What an exhilarating weekend for the University of Maryland basketball team and its fans. Last Sunday, the Terrapins punched their ticket to an eleventh straight NCAA tournament with an uninspiring, painful to watch victory over a mediocre University of Virginia team. The win gave Maryland the sixth seed in the Atlantic Coast Conference tournament, which the Terps, despite their rich basketball history, had only won twice (some background: (a) unlike many post-season tournaments, this one is considered a very big deal by fans and (b) the tournament is almost always played in the state of North Carolina, where Maryland’s main conference rivals are also located). With back-to-back-to-back “road” games against top 20 teams looming, no one gave Maryland a chance to win the tournament this year. Why would a team with a losing conference record that plays only one guy who isn’t a freshman or sophomore succeed where the 2002 national champions, for example, failed?
On Friday, Maryland played Wake Forest, the conference’s third place team. Free from the pressure of qualifying for the NCAA, Maryland looked like a different team, one with an actual offense and some ability to convert free throws. Even so, the Terps barely pulled off the upset. About sixteen hours later, they took the floor against North Carolina State, the ACC’s second place team. State jumped out to a 21 point lead and led by 19 at the half. But playing Coach Gary Williams’ patented full-court press, Maryland erased the entire deficit in about seven minutes, and held on to win. It was the greatest come from behind win in the long history of the ACC tournament.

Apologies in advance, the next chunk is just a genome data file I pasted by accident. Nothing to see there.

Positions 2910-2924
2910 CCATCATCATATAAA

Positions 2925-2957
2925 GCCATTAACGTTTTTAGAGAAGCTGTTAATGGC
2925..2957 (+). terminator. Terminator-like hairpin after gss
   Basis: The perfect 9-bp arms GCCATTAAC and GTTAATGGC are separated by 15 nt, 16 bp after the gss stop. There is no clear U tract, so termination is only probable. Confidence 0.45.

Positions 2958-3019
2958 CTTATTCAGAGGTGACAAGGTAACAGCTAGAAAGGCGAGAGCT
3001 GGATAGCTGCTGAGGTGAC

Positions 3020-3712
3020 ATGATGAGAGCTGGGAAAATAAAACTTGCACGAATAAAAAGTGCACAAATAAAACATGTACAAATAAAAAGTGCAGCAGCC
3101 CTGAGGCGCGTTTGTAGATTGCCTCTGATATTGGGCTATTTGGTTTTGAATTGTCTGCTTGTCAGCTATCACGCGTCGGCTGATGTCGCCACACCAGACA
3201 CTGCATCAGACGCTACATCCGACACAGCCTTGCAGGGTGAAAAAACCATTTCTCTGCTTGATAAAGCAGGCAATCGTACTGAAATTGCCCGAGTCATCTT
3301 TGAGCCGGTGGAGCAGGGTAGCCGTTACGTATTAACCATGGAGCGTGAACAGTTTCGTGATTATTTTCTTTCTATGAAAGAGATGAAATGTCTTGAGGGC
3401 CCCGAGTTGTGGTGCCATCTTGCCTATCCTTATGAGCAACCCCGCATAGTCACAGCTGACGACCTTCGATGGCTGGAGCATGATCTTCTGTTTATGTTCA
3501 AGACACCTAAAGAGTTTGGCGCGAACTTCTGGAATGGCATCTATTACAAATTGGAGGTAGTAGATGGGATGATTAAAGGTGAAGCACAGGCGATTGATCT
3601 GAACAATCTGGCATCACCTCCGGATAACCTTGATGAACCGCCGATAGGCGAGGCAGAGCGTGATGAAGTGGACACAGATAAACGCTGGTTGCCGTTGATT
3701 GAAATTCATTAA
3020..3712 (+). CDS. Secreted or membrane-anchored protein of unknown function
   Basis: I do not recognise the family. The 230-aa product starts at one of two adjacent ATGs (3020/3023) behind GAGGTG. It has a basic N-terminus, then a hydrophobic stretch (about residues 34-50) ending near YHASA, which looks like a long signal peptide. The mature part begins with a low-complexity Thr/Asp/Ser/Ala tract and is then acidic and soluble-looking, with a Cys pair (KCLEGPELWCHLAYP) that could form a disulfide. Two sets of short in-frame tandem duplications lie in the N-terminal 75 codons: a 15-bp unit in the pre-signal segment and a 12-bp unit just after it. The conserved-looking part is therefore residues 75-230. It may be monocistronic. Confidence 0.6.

Today, Maryland played its nemesis, Duke. The Blue Devils were looking for their sixth straight ACC tournament crown, but were out of sorts in the first half and fell eleven points behind. Duke, however, has a long history of coming from behind against Maryland. In 2001, they came back from eleven down in the final minute of a regular season game against us, and later that year, in the NCAA final four, came back from more than twenty down. True to form, Duke erased nearly all of the deficit by half time and surged to an eleven point lead of their own with under five minutes left. But Maryland turned up the defensive pressure and somehow managed to take the game into overtime.
In overtime, Maryland was forced to play without two starters (who had fouled out) and its top reserve (who was injured). Mike Grinnon, who normally plays only in “garbage” time (and whose hero is Rush Limbaugh), was pressed into action. After Maryland gained a late lead, Duke deliberately fouled Grinnon, who sank both shots. A few foul shots later, Maryland had won the tournament for the first time since 1984, about the time most of its current players were born. Then, the tournament MVP was the late Len Bias. This time it was sophomore guard John Gilchrist.
So, should the NCAA field fear the turtle? Probably not. This remains an inexperienced and flawed team. And the Terps may tighten up again now that expectations are running high. But after this weekend, anything Maryland accomplishes in the NCAA tournament is pure gravy.
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